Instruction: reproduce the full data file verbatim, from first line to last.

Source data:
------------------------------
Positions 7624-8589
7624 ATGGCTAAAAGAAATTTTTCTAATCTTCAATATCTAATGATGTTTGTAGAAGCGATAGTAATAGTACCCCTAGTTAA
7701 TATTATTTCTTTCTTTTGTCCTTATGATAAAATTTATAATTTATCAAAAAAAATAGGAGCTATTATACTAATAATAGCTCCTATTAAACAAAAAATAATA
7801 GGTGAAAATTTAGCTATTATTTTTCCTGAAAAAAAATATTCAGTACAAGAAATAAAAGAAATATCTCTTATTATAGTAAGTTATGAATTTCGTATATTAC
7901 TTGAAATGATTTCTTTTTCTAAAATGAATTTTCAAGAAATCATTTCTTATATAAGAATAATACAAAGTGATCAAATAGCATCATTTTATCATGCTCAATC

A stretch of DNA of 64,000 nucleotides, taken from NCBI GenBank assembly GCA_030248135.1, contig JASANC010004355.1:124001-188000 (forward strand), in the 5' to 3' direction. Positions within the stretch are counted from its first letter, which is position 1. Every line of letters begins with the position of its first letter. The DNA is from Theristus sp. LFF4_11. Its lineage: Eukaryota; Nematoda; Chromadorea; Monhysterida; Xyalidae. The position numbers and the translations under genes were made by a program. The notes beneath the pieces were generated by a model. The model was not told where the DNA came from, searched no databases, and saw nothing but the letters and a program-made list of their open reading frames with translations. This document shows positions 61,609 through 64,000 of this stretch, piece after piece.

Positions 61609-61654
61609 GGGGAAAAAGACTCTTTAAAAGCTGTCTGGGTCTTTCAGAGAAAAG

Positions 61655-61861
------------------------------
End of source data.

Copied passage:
Positions 7624-8589
7624 ATGGCTAAAAGAAATTTTTCTAATCTTCAATATCTAATGATGTTTGTAGAAGCGATAGTAATAGTACCCCTAGTTAA
7701 TATTATTTCTTTCTTTTGTCCTTATGATAAAATTTATAATTTATCAAAAAAAATAGGAGCTATTATACTAATAATAGCTCCTATTAAACAAAAAATAATA
7801 GGTGAAAATTTAGCTATTATTTTTCCTGAAAAAAAATATTCAGTACAAGAAATAAAAGAAATATCTCTTATTATAGTAAGTTATGAATTTCGTATATTAC
7901 TTGAAATGATTTCTTTTTCTAAAATGAATTTTCAAGAAATCATTTCTTATATAAGAATAATACAAAGTGATCAAATAGCATCATTTTATCATGCTCAATC

A stretch of DNA of 64,000 nucleotides, taken from NCBI GenBank assembly GCA_030248135.1, contig JASANC010004355.1:124001-188000 (forward strand), in the 5' to 3' direction. Positions within the stretch are counted from its first letter, which is position 1. Every line of letters begins with the position of its first letter. The DNA is from Theristus sp. LFF4_11. Its lineage: Eukaryota; Nematoda; Chromadorea; Monhysterida; Xyalidae. The position numbers and the translations under genes were made by a program. The notes beneath the pieces were generated by a model. The model was not told where the DNA came from, searched no databases, and saw nothing but the letters and a program-made list of their open reading frames with translations. This document shows positions 61,609 through 64,000 of this stretch, piece after piece.

Positions 61609-61654
61609 GGGGAAAAAGACTCTTTAAAAGCTGTCTGGGTCTTTCAGAGAAAAG

Positions 61655-61861